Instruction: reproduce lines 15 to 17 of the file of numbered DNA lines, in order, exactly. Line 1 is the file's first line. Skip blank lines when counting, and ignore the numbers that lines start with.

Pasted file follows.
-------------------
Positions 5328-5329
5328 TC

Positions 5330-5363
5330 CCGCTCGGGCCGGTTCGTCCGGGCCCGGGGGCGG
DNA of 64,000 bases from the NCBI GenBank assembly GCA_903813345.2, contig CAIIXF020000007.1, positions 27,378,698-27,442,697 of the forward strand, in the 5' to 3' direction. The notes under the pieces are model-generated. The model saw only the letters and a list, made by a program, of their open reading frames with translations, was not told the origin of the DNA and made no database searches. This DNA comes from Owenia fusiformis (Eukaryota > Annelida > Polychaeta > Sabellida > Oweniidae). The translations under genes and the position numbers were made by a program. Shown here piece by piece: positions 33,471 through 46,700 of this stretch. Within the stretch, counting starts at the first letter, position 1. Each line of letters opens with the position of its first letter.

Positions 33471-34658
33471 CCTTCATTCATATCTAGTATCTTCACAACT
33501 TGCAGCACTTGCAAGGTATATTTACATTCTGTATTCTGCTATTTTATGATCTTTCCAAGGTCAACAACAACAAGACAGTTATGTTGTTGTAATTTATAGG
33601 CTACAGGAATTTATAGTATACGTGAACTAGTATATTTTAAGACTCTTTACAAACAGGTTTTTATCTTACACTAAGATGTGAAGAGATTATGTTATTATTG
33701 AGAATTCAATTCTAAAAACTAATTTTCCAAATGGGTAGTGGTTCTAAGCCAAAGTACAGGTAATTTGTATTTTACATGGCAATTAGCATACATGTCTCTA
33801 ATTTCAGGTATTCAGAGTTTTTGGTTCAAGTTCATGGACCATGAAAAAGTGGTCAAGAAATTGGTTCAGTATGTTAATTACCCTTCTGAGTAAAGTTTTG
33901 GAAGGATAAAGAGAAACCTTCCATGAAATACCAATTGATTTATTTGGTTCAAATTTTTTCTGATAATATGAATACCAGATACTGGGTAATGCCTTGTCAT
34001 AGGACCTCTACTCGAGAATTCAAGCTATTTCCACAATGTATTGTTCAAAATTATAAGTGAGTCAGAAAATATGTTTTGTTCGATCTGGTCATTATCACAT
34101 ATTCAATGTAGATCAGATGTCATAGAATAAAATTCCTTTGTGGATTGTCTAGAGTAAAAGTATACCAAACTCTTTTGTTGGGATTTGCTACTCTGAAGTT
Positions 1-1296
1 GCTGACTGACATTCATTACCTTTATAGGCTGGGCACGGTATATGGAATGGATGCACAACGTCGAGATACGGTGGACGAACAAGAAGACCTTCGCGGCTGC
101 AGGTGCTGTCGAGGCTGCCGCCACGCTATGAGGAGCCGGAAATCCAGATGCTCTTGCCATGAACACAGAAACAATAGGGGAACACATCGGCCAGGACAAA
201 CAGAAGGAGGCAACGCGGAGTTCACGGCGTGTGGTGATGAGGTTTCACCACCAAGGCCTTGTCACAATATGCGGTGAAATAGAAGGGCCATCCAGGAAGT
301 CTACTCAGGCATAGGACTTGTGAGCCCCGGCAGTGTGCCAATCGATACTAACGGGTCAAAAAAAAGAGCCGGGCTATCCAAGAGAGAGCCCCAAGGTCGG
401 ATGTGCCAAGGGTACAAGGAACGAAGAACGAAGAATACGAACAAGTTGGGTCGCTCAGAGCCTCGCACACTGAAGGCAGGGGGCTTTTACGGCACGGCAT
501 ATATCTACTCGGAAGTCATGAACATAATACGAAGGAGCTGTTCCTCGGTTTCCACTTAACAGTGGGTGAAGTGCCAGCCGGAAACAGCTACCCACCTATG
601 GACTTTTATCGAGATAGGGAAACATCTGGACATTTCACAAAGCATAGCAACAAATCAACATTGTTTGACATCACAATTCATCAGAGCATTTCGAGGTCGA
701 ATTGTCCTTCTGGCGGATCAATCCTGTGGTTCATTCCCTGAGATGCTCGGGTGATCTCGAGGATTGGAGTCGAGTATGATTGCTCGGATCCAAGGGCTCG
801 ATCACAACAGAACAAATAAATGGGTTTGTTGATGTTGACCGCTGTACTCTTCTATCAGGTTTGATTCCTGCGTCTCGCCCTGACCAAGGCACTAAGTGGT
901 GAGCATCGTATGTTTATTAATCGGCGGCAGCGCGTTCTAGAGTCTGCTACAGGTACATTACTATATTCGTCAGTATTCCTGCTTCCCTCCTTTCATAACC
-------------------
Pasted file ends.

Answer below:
Positions 1-1296
1 GCTGACTGACATTCATTACCTTTATAGGCTGGGCACGGTATATGGAATGGATGCACAACGTCGAGATACGGTGGACGAACAAGAAGACCTTCGCGGCTGC
101 AGGTGCTGTCGAGGCTGCCGCCACGCTATGAGGAGCCGGAAATCCAGATGCTCTTGCCATGAACACAGAAACAATAGGGGAACACATCGGCCAGGACAAA